Nurses are some of the most important working professionals, and their workforce is comprised of men and women that are intelligent, proactive, and caring. Though they are often perceived to be working in a thankless job, they love what they do, even when it can be hard. Want to know more? Learn about your dedicated nurses with the pros and cons below!
While most students have to study for at least 4 years to earn a degree that can be useful in their field, registered nurses need only 2 years to complete their degree and start caring for patients. They can work as a fully certified nurse while they continue toward a BSN or further degrees, even online.
If they forego further formal education, they still have to complete mandatory continuing education. The facility they work in will put requirements in place to make sure they are up to date on the most current practices, and even if they aren’t currently employed, in order to keep their nursing license current, continuing education is something they can’t skip.
Nursing is a very secure field to join because you can count on those skills being needed to treat people getting hurt, coming down with illnesses, and–at the end of it all–aging. Nurses have less worry moving around because pretty much anywhere they go, their medical skills will be needed.
That being said, their skills are in such high demand because of the responsibility that comes with them. Nurses are entrusted to use specialized medications, tools, and medical knowledge that require a quick mind at all times, making the nursing profession less appealing to those who want to sit back and take it easy.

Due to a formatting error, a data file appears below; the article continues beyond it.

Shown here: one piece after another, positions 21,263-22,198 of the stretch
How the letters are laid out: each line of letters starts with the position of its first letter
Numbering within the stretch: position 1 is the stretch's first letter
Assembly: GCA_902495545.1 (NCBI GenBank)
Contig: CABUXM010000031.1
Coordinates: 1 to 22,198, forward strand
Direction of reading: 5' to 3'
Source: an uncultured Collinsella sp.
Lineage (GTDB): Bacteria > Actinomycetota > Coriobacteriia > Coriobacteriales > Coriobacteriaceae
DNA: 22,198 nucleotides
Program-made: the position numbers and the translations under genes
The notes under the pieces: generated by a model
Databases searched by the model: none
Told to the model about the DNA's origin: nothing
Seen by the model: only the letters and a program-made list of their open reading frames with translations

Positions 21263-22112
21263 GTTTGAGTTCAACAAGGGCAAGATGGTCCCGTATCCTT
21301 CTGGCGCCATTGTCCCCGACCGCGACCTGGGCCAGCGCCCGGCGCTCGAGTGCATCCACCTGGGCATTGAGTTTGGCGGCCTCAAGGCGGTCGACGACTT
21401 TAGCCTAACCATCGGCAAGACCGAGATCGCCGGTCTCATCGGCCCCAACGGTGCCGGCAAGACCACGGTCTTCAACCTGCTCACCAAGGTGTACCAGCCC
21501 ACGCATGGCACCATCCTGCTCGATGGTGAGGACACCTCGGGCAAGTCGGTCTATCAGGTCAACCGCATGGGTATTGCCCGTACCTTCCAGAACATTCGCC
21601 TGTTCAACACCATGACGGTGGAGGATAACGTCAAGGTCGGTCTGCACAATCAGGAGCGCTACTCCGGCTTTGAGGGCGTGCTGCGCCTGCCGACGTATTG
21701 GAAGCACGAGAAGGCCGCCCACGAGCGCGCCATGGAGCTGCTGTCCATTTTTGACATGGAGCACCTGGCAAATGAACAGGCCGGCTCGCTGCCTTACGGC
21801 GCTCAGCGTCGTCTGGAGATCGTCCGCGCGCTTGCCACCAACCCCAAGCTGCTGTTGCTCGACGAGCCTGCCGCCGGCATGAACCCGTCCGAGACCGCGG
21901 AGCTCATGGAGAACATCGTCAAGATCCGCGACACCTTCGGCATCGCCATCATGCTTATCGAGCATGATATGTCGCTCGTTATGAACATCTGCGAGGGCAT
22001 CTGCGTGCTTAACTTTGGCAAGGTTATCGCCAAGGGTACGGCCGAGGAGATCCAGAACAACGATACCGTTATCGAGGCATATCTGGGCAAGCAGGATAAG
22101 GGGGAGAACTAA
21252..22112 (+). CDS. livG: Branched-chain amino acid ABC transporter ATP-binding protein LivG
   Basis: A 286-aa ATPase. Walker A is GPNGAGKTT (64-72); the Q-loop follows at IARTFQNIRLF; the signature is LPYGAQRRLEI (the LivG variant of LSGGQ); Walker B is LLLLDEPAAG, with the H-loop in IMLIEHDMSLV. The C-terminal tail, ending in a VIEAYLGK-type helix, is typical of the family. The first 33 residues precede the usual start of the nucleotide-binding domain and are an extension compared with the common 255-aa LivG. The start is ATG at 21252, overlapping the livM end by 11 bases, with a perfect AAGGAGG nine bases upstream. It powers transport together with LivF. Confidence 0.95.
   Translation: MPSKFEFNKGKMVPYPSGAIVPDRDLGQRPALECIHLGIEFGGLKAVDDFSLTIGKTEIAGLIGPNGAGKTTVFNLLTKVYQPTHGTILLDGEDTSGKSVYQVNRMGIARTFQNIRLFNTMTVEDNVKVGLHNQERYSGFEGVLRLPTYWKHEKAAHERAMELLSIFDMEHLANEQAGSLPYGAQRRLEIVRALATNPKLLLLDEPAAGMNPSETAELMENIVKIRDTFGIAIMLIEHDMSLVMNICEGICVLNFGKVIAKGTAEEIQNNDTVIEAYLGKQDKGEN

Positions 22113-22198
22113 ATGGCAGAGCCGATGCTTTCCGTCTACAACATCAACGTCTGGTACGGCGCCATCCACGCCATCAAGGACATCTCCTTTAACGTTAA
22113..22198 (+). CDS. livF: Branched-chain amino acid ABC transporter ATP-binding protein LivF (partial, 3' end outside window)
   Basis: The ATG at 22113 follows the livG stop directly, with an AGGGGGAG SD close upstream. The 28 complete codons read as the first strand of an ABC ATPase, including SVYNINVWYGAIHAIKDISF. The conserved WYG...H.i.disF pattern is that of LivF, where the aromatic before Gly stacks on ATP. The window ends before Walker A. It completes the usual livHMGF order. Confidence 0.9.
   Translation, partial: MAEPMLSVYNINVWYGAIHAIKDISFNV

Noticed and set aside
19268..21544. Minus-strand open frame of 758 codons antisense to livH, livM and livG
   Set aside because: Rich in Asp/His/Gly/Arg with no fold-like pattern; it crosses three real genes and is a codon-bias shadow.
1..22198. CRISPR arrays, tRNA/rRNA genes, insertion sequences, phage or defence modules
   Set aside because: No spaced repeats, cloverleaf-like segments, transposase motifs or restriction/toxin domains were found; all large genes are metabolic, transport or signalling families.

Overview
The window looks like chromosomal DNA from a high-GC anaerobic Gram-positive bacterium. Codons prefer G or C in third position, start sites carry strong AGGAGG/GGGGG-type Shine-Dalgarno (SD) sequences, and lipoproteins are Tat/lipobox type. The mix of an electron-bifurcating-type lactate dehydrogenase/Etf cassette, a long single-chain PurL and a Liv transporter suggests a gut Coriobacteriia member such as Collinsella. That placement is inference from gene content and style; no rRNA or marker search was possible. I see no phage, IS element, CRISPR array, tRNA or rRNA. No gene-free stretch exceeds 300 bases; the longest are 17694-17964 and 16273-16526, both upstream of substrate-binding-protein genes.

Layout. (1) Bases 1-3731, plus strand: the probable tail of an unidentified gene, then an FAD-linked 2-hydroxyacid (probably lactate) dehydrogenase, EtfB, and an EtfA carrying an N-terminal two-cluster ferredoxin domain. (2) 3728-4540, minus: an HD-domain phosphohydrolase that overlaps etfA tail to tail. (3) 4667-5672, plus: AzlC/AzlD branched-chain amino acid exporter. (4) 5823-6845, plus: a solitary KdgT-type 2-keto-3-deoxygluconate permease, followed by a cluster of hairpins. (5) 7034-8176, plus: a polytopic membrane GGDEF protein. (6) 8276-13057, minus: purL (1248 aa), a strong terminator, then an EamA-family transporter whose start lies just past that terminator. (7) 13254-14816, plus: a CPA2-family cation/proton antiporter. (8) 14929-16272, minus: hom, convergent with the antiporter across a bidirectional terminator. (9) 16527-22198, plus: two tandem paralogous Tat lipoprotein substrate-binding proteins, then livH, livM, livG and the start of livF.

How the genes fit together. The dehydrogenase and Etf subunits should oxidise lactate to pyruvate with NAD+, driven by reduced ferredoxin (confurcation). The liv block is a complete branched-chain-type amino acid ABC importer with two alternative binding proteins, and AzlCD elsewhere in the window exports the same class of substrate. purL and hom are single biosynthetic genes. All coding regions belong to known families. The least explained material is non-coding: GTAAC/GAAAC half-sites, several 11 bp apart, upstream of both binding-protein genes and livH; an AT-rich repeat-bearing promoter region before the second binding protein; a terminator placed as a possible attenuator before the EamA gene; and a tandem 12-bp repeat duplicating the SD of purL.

What better way to spend your work days than in your pajamas? As a nurse, you get to wear scrubs every day, which are basically the same thing. No matter what dicey situations you’ll get into, at least you’ll be comfortable and still look the part.
The downside is, wearing scrubs every day in the same colors and with the same logos, you might start to wish for something less boring. While they can’t change their uniforms, they use this motivation to have some fun nights out where they get dressed up.
Nurses have the skills to work in many different medical settings and, within those disciplines, there is still plenty of variety in the work they get to do. But whether they are providing critical care for pediatric patients at Primary Children’s Hospital or IV therapy with OneSource Home Health and Hospice, there’s one thing they can’t get away from: charting.
Much of healthcare has had to transition from strictly caring for patients to steadily filling out more and more paperwork due to the requirements of insurance companies and the need for a detailed medical record. Even with the move to electronic records, which involves extra training to use the new programs, it all comes back to the need for charting.
Depending on the type of facility a nurse works at, their schedule can vary greatly from the routine 9-5 regular office jobs have.
Shifts can be 12 hours long and/or require a nurse to start several hours earlier than other businesses, but the good news is, because the shifts are longer, you can work fewer days. And getting to work early means getting to leave earlier, too. Many physician offices will have shortened Fridays as another little bonus.
Nurses do one of the most fulfilling jobs there is: taking care of and helping others. They have a purpose that makes a difference in people’s lives, and that is a great feeling to experience on a daily basis. Despite doing tasks that are taxing mentally, emotionally, and physically, nurses come away from a long day of work knowing that what they’ve done was meaningful to at least one person.